Captain America: The Winter Soldier sidesteps this pitfall by saving up its central and moving twist until well into the second hour, setting up a finale that's more about the recovery of a relationship than the decimation of a cityscape. The identity of the genetically-engineered Winter Soldier (which will be no mystery to most fans, but nonetheless plays like a surprise reveal) ties Anthony and Joe Russo's second chapter poignantly back into its 1940s-set predecessor without alienating newbies.
Despite featuring three Avengers in lead roles, Captain America: The Winter Soldier feels tonally distinct from its Marvel forerunners, more spy thriller than superhero sequel.
The time jump that ended The First Avenger allows for a sequel that feels closer to a reboot, throwing Chris Evans's Steve Rogers into a brave new world in which keeping his head down and following orders no longer flies. After a very personal attack on S.H.I.E.L.D., he allies with the now company-employed Natasha Romanoff (Scarlett Johansson) to face down the mysterious Winter Soldier, but rapidly comes to realise that the powers behind his new mission are far murkier than anything he encountered in wartime.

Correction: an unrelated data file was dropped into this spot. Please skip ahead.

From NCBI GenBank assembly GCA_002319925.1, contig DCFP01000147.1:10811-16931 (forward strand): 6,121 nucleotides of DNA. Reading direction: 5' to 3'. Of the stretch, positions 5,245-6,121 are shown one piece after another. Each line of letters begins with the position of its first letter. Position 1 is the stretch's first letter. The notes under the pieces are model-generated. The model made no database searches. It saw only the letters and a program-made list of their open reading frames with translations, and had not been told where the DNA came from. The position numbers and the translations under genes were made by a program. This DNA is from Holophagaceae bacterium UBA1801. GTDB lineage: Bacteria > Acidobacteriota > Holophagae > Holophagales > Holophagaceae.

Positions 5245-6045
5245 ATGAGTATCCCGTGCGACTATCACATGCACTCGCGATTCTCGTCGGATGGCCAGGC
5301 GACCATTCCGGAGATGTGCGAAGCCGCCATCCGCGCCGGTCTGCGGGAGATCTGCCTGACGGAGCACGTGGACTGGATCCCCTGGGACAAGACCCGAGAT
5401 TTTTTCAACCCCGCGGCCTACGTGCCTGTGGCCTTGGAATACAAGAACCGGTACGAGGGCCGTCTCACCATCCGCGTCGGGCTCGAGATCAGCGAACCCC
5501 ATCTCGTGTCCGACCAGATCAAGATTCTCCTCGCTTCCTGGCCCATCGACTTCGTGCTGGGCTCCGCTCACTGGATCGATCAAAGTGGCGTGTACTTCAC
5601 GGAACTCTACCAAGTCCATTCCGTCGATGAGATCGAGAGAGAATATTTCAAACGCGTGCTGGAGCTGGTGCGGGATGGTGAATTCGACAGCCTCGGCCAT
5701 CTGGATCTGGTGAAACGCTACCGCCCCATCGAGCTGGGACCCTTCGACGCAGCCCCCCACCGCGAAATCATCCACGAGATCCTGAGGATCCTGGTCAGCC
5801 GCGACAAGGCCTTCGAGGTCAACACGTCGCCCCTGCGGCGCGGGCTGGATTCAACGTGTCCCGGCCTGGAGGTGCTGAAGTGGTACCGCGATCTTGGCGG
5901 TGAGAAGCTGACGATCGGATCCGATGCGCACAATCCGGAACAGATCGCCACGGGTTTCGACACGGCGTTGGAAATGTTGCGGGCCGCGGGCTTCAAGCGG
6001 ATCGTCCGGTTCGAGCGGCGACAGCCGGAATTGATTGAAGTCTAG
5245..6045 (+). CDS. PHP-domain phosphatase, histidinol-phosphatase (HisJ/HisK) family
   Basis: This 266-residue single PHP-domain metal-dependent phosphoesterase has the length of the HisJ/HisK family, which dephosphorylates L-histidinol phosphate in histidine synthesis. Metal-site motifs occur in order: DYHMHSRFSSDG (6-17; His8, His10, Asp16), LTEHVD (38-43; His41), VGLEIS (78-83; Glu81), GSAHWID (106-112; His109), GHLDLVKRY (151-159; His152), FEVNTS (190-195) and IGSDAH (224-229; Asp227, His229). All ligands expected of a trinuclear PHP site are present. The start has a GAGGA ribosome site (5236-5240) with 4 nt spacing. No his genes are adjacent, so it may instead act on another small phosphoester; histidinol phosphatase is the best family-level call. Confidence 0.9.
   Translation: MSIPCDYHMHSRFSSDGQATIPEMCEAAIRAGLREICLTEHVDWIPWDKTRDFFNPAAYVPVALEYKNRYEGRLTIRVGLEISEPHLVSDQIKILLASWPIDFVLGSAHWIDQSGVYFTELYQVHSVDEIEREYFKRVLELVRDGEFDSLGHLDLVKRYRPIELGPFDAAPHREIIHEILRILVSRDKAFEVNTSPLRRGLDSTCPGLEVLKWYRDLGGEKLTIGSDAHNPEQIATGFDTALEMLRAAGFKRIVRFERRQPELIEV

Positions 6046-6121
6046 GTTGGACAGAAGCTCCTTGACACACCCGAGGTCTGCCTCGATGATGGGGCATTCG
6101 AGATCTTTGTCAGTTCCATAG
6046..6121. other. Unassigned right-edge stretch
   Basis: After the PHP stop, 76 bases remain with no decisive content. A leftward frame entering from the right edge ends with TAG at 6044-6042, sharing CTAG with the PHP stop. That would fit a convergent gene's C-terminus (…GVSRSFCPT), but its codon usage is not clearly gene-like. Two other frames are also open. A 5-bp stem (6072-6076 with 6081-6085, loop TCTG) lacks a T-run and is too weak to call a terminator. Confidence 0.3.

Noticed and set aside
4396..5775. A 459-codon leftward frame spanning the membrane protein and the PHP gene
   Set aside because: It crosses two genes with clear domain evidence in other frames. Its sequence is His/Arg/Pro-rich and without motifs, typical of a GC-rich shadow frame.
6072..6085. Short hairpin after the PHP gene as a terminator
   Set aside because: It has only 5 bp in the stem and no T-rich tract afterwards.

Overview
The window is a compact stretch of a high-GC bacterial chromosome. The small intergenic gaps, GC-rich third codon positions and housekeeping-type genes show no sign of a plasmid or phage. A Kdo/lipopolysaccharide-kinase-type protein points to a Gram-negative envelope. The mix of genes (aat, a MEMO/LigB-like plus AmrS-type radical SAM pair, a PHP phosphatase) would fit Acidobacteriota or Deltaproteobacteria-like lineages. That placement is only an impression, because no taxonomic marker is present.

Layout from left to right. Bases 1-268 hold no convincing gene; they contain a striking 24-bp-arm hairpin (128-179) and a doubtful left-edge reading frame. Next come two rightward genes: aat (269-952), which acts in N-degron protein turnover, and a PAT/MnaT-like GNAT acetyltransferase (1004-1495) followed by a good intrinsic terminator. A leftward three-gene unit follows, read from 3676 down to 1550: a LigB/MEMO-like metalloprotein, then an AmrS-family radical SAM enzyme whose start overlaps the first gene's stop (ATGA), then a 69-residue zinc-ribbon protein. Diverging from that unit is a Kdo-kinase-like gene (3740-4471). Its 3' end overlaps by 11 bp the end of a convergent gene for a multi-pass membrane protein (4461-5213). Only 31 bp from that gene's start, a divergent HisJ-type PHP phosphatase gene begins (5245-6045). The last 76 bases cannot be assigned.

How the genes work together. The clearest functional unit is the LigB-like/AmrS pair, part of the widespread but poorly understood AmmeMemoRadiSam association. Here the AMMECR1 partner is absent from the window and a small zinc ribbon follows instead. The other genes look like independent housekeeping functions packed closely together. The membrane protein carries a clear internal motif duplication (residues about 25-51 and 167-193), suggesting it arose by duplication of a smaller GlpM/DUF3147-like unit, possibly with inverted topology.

While the casting of Robert Redford feels engineered to add a sense of 1970s political thriller pedigree, the paranoia feels largely theoretical - real-world concerns about homeland security impinging on civil liberties are unsurprisingly underdeveloped. The Manchurian Candidate is briefly invoked in a chilling brainwashing sequence, but this too is a passing glance rather than a fully explored subplot. What really sing are the fight sequences, choreographed with brutal elegance and focused almost exclusively on hand-to-hand combat over superhuman spectacle.
For all the serious themes, there's a tongue-in-cheek quality at play; masks are removed with such frequency that the act of unveiling becomes a running gag. The Captain himself remains something of a blank slate, interesting only in relation to other characters, but Evans bounces well off Johansson and particularly Anthony Mackie's Sam Wilson, a fellow veteran with his own superhero alter-ego.
Despite featuring three Avengers in lead roles, Captain America: The Winter Soldier feels tonally distinct from its Marvel forerunners, more spy thriller than superhero sequel. Trading in the lush period specificity of The First Avenger for a stripped-down, glossy aesthetic, it's a grounded and character-rich midpoint for Phase Two.